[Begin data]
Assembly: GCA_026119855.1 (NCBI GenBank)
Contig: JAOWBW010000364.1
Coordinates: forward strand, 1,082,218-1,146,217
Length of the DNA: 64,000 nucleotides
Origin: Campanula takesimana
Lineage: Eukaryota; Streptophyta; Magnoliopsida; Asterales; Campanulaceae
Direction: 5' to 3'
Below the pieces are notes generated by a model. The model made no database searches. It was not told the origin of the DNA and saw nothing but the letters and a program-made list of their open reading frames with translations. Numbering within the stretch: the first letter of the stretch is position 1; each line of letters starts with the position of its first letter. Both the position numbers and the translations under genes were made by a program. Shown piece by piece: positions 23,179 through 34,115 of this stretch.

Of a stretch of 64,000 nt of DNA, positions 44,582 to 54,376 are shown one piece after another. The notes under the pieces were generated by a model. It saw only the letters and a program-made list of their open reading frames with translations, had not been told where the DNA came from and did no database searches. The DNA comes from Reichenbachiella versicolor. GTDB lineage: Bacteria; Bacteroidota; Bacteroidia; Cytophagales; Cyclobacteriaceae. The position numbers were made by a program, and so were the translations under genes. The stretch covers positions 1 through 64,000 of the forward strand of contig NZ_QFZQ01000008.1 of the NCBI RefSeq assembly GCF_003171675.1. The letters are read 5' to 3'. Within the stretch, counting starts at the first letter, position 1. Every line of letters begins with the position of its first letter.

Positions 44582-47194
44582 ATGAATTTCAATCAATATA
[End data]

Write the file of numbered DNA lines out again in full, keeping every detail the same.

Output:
Assembly: GCA_026119855.1 (NCBI GenBank)
Contig: JAOWBW010000364.1
Coordinates: forward strand, 1,082,218-1,146,217
Length of the DNA: 64,000 nucleotides
Origin: Campanula takesimana
Lineage: Eukaryota; Streptophyta; Magnoliopsida; Asterales; Campanulaceae
Direction: 5' to 3'
Below the pieces are notes generated by a model. The model made no database searches. It was not told the origin of the DNA and saw nothing but the letters and a program-made list of their open reading frames with translations. Numbering within the stretch: the first letter of the stretch is position 1; each line of letters starts with the position of its first letter. Both the position numbers and the translations under genes were made by a program. Shown piece by piece: positions 23,179 through 34,115 of this stretch.

Of a stretch of 64,000 nt of DNA, positions 44,582 to 54,376 are shown one piece after another. The notes under the pieces were generated by a model. It saw only the letters and a program-made list of their open reading frames with translations, had not been told where the DNA came from and did no database searches. The DNA comes from Reichenbachiella versicolor. GTDB lineage: Bacteria; Bacteroidota; Bacteroidia; Cytophagales; Cyclobacteriaceae. The position numbers were made by a program, and so were the translations under genes. The stretch covers positions 1 through 64,000 of the forward strand of contig NZ_QFZQ01000008.1 of the NCBI RefSeq assembly GCF_003171675.1. The letters are read 5' to 3'. Within the stretch, counting starts at the first letter, position 1. Every line of letters begins with the position of its first letter.

Positions 44582-47194
44582 ATGAATTTCAATCAATATA